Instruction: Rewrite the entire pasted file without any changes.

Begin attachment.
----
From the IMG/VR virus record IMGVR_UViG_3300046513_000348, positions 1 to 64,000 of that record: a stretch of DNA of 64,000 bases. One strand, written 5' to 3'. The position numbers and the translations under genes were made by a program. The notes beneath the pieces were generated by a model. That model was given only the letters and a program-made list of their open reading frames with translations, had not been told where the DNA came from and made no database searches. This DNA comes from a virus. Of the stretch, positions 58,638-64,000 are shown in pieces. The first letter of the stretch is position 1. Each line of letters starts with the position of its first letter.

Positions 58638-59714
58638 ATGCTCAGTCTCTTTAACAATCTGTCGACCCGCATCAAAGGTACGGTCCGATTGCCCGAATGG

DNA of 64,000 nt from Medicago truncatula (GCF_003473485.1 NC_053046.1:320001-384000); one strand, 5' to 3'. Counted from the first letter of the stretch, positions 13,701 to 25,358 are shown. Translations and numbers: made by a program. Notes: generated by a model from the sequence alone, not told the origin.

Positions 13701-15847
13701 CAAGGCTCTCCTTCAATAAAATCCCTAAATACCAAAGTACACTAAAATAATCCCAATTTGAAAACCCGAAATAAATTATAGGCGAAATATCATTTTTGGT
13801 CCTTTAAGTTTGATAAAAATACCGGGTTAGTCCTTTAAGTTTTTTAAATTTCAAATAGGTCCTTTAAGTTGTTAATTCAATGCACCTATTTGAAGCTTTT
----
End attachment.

From the IMG/VR virus record IMGVR_UViG_3300046513_000348, positions 1 to 64,000 of that record: a stretch of DNA of 64,000 bases. One strand, written 5' to 3'. The position numbers and the translations under genes were made by a program. The notes beneath the pieces were generated by a model. That model was given only the letters and a program-made list of their open reading frames with translations, had not been told where the DNA came from and made no database searches. This DNA comes from a virus. Of the stretch, positions 58,638-64,000 are shown in pieces. The first letter of the stretch is position 1. Each line of letters starts with the position of its first letter.

Positions 58638-59714
58638 ATGCTCAGTCTCTTTAACAATCTGTCGACCCGCATCAAAGGTACGGTCCGATTGCCCGAATGG

DNA of 64,000 nt from Medicago truncatula (GCF_003473485.1 NC_053046.1:320001-384000); one strand, 5' to 3'. Counted from the first letter of the stretch, positions 13,701 to 25,358 are shown. Translations and numbers: made by a program. Notes: generated by a model from the sequence alone, not told the origin.

Positions 13701-15847
13701 CAAGGCTCTCCTTCAATAAAATCCCTAAATACCAAAGTACACTAAAATAATCCCAATTTGAAAACCCGAAATAAATTATAGGCGAAATATCATTTTTGGT
13801 CCTTTAAGTTTGATAAAAATACCGGGTTAGTCCTTTAAGTTTTTTAAATTTCAAATAGGTCCTTTAAGTTGTTAATTCAATGCACCTATTTGAAGCTTTT